what’s in a name

I didn’t give much thought to whether or not I wanted to change my name before Andy and I got married, and then once we did I said, “Oh, I’ll probably do it,” and went ahead and signed the box attesting to such on our marriage application. But a week passed and then a month, and I never followed up. Why? I don’t know. Something about it just didn’t feel right. Andy didn’t have strong feelings about the matter either, which made it easier to just let it slide. “I’ll change my name when we have kids,” I finally declared, not thinking the whole us-having-kids thing would happen so quickly.

But, here we are, soon to have a kid. And so I find myself returning to the great name debate. I just can’t decide: should I or should I not change my last name?

In the should camp:

  • I like the idea of families having one common name, both for camaraderie and for convenience.
  • Andy’s last name comes far before mine in the alphabet; that’d sure be nice.
  • Even though Andy doesn’t have strong feelings about the matter, he’d prefer that I change it.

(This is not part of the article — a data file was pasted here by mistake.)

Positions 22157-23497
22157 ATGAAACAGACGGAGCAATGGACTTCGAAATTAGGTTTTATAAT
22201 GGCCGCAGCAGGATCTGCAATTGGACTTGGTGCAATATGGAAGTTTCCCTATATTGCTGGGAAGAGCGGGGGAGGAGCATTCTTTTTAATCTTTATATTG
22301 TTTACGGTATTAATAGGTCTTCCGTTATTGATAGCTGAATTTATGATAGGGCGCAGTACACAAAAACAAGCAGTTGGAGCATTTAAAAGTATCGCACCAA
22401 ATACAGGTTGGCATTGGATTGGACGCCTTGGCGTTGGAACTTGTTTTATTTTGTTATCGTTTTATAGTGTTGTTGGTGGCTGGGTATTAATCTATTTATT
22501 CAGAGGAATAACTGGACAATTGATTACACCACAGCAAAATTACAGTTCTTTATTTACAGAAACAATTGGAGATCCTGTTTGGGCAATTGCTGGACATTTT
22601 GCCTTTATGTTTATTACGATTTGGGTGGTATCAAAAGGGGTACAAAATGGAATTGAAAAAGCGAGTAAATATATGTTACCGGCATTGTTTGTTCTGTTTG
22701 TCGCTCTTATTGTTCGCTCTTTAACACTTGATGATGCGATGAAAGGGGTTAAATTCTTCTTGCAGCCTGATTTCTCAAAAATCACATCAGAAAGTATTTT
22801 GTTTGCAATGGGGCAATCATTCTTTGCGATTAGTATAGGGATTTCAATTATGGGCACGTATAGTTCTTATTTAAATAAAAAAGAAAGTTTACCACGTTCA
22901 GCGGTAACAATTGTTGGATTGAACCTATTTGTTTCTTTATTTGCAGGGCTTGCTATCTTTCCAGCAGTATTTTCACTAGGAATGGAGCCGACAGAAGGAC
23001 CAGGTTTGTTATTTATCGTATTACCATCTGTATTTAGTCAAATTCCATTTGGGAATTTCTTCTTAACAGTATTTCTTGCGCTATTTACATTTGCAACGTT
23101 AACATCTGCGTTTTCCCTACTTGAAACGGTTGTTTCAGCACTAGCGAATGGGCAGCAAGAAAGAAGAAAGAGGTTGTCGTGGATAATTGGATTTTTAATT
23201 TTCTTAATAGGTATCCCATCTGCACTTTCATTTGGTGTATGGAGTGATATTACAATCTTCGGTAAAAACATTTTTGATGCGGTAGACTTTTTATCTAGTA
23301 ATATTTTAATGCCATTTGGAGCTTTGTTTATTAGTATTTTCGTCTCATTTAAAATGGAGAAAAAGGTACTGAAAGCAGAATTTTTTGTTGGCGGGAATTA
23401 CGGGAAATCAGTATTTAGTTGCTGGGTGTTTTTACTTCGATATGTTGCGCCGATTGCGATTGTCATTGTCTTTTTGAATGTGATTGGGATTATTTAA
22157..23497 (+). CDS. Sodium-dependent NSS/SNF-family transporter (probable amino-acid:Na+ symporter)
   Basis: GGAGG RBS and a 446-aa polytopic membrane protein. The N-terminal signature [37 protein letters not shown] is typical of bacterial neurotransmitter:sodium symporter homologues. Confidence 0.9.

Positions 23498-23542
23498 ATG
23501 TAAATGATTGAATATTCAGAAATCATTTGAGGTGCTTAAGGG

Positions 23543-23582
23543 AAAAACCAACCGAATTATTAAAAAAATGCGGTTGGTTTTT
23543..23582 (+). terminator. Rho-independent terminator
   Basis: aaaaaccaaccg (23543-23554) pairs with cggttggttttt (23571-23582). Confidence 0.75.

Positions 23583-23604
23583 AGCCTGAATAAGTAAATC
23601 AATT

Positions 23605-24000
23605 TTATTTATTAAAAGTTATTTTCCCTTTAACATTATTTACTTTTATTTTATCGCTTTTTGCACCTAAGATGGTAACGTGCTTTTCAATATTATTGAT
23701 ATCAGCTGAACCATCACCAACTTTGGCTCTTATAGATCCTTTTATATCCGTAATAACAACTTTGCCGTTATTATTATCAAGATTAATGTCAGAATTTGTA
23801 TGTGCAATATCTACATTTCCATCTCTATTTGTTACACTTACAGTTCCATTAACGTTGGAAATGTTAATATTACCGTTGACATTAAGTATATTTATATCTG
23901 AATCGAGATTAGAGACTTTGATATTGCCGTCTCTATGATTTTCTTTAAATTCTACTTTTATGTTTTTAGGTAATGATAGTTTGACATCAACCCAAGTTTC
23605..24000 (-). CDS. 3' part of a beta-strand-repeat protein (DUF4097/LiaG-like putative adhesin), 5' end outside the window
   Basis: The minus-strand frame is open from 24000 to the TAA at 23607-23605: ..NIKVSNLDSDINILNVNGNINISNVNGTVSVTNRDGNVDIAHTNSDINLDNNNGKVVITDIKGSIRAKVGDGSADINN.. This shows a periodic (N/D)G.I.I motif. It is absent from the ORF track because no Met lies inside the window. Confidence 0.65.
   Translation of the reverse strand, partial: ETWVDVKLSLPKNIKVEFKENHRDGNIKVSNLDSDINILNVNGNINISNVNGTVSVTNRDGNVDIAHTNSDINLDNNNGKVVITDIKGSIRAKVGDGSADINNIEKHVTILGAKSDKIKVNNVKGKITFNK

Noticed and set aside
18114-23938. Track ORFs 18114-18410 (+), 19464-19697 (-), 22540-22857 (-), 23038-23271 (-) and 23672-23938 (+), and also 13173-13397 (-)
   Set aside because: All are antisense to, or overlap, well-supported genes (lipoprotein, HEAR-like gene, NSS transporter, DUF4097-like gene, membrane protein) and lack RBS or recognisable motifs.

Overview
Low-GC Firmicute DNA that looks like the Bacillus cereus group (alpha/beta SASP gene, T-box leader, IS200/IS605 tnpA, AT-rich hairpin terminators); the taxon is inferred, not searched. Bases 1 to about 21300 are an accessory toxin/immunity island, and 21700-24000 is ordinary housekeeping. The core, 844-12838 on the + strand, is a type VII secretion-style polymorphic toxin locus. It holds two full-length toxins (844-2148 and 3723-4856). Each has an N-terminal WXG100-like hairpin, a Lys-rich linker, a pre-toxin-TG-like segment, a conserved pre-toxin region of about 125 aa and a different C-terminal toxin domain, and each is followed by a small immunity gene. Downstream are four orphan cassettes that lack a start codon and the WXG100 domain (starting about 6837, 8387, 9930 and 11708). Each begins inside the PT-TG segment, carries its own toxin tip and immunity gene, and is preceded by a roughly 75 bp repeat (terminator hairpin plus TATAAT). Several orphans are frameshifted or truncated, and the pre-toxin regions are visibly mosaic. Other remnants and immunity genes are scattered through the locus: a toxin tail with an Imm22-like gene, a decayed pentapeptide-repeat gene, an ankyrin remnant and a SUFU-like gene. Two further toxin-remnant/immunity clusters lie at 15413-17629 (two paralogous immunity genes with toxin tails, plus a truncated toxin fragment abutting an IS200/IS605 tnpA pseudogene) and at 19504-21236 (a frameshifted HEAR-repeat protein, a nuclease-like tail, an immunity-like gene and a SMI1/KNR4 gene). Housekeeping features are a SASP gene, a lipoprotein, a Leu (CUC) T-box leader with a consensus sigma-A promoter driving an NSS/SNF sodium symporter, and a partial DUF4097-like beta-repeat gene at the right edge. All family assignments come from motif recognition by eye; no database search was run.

• I would no longer mistakenly receive emails intended for a certain similarly-named Ambassador.

In the should not camp:

  • My sister and I grew up with a different last name than our mom, and it really wasn’t that big of a deal.
  • As irrational as it is, it kind of feels like getting rid of my current last name would be erasing my life and accomplishments from before.
  • In truth, I’ll miss the casual exchanges with said aforementioned similarly-named Ambassador.

Another complicating factor is that my middle name is a family name too, and I’m probably even more attached to it, so making my last name my middle name isn’t a great option. And I’m not a fan of hyphenation either, unfortunately.

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